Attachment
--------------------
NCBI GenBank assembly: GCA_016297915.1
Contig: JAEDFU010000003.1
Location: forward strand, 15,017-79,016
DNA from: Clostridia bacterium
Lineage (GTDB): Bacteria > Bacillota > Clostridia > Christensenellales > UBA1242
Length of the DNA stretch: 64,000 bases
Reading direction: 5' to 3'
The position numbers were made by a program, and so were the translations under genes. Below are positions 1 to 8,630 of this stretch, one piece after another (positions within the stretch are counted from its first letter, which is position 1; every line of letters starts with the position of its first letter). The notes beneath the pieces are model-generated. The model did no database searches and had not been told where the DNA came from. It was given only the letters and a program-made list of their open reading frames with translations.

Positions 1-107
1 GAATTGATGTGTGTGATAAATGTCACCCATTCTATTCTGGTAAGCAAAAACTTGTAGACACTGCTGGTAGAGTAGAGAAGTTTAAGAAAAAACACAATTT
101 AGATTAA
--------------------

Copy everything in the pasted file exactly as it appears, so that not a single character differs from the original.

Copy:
NCBI GenBank assembly: GCA_016297915.1
Contig: JAEDFU010000003.1
Location: forward strand, 15,017-79,016
DNA from: Clostridia bacterium
Lineage (GTDB): Bacteria > Bacillota > Clostridia > Christensenellales > UBA1242
Length of the DNA stretch: 64,000 bases
Reading direction: 5' to 3'
The position numbers were made by a program, and so were the translations under genes. Below are positions 1 to 8,630 of this stretch, one piece after another (positions within the stretch are counted from its first letter, which is position 1; every line of letters starts with the position of its first letter). The notes beneath the pieces are model-generated. The model did no database searches and had not been told where the DNA came from. It was given only the letters and a program-made list of their open reading frames with translations.

Positions 1-107
1 GAATTGATGTGTGTGATAAATGTCACCCATTCTATTCTGGTAAGCAAAAACTTGTAGACACTGCTGGTAGAGTAGAGAAGTTTAAGAAAAAACACAATTT
101 AGATTAA